Doing Consulting During Your MBA—Here’s How It Can Change Your Career
Shilpa, Kelly, and Olga took up consulting projects both for nonprofit and for-profit organizations during their MBA. Each one impacted their career in a different way
The benefits of entering the consultancy industry are vast.
With rarely a dull moment, professionals will constantly be introduced to a huge variety of projects throughout their career.
Not to mention the impressive skillset acquired, from critical analysis to problem-solving, and the social impact one can make when dealing with important business challenges.
The Full-time MBA at Alliance Manchester Business School (AMBS) gives professionals the chance to experience life as a consultant and hone these skills through three client consultancy projects—the Not-for-Profit Consultancy Project, the Commercial Business Consultancy Project, and the International Business Consultancy Project.
A key part of the MBA program, these projects see students work with organizations to solve real business problems.
For Shilpa Rasal, Kelly Higgins, and Olga Ramirez Pilares, the first two projects were particularly instrumental in shaping their careers.
Shilpa Rasal (MBA ‘20)—Switching careers
Shilpa (pictured) spent nearly three years working as a forensic professional for KPMG India before she decided to an MBA. A career in mainstream consulting seemed set in stone.
That is until she started her MBA and undertook the first two consulting projects.
For her first project, Shilpa worked with the nonprofit Environment Agency, a public body that protects and enhances the environment in England. With a team of her peers, she explored how green spaces can increase the value of property.
Through the project, she learned how infrastructure and community development can take place at a public level, and how to maximize what can be achieved with limited funds. Most of all, she saw the need for MBA graduates in nonprofits.
“Nonprofits need an eye for detail, a professional business approach to the problems they’re facing, and smart and quick decision making, which can optimize the use of their resources,” Shilpa says.
“People who come from commercial backgrounds, such as myself, have no idea what context nonprofits are working in. This project gave us the insight that there is a desperate need for the nonprofits to adopt a more business-like setup.”
For the Commercial Business Consultancy Project, Shilpa explains that students are given a brief of their client’s expectations and must then bid for the project. The client then decides whose project pitch is the best and the chosen students are tasked with delivering it.
“It’s a really intense, competitive, real-life client pitching environment here,” Shilpa says. “I didn’t have any idea about how the actual client pitching exercises happen at an organization and this gave me insight into it.”
Although Shilpa enjoyed both projects, the nonprofit task had the biggest effect on her. Determined to pursue a career with impact, she’s already landed an internship at the United Nations and is looking to switch from forensics to work in international development after her MBA.
“I’m a step closer to my transition and a dream job,” she says.
Kelly Higgins (MBA ’14)—Building teams
When it came to her career path, Manchester alumna, Kelly (pictured) knew that she wanted to make an impact on her community and improve the lives of underprivileged people.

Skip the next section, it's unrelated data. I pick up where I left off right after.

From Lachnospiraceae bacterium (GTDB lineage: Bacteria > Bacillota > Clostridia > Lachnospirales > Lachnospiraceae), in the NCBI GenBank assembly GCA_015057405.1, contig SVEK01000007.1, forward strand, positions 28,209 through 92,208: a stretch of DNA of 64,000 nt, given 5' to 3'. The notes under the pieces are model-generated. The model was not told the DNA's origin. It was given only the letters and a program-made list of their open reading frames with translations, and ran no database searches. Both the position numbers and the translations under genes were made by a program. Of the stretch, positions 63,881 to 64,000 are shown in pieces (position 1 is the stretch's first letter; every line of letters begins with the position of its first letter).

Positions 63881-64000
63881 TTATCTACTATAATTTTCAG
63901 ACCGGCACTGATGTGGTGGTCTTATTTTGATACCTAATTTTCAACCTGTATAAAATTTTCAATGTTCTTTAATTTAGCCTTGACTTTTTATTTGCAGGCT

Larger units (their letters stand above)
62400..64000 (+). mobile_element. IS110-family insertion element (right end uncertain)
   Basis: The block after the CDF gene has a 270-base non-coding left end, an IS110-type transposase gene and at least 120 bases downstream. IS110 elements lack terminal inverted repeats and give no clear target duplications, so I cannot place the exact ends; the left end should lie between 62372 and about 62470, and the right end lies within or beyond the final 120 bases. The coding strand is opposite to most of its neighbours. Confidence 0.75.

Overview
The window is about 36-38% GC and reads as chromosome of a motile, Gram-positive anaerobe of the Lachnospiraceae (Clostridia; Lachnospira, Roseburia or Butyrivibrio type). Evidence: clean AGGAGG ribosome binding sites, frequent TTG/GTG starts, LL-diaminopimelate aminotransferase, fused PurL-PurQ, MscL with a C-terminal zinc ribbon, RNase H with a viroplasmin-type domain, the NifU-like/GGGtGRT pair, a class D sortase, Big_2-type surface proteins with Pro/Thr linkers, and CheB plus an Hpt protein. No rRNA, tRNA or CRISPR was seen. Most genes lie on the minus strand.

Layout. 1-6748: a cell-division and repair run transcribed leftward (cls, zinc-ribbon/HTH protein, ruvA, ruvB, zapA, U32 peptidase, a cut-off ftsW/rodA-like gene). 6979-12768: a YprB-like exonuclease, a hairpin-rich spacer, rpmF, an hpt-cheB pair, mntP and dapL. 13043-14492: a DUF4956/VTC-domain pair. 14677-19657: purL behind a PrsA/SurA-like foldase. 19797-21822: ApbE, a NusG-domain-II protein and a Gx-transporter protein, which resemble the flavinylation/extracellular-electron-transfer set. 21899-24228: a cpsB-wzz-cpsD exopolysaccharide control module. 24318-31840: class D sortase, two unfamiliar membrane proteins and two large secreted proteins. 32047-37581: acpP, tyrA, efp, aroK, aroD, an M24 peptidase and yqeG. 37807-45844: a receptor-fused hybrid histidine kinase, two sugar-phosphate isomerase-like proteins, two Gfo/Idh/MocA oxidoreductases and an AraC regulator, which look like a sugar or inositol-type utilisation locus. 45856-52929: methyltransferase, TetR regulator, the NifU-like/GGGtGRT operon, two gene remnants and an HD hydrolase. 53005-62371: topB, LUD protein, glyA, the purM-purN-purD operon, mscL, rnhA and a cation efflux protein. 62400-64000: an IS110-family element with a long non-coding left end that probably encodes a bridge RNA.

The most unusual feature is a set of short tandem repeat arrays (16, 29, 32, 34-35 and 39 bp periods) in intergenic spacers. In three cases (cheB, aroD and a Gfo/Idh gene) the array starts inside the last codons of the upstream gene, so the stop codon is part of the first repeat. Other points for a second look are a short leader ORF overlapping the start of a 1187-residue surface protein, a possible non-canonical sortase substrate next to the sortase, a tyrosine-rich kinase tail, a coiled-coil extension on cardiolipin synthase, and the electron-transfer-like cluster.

When looking for an MBA program to support her goals, the AMBS MBA stood out as a perfect match due to the Not-for-Profit Consultancy Project.
During the program, she figured out a costing model for After Adoption, a national charity and adoption agency, and while her pre-MBA expertise in social work was a great advantage, her team members gave her additional insight.
“There were people on my team that came from finance, or general consultancy, or engineering,” she says. “To see the way they dissected the problem and to be able to learn from their skillset and then lend my perspective was really useful.”
Kelly has now returned to the US and is the director of Centerstone’s adult and family centers for mental health. “Working with people from different cultures and getting really good feedback about myself in those various contexts was invaluable,” she says.
“That really helped me learn to be more thoughtful in my communication, to be clearer and to take into account more about understanding my audience as I am speaking to them.”
Olga Ramirez Pilares (MBA ‘17)—Going outside your comfort zone
Olga (pictured) decided to pursue an MBA to give herself a competitive edge.
She originally worked as a computer engineer for various companies, from banking to software institutions. But she soon realized she wanted to pursue a career in project management instead.
Both the Commercial Business and Not-for-Profit consultancy projects stood out to Olga. She enjoyed working in teams. However, she wasn’t always familiar with the topic areas, which involved bank processes between countries and supporting families with serious childhood illnesses.
“That pushed me outside of my comfort zone,” she says. “Not being an expert in a topic forced me to investigate it further.”
Originally from Peru, South America, Olga wasn’t used to working with vastly international teams. Now as a project manager for Adidas Germany, she is using the insight she gained from both consultancy projects.
“I learned that there are other points of view when working in a team, as well as different behaviors. That gave me the confidence to work with international people, and as my current job is very international too, I feel comfortable here.
“That confidence is driving my career now.”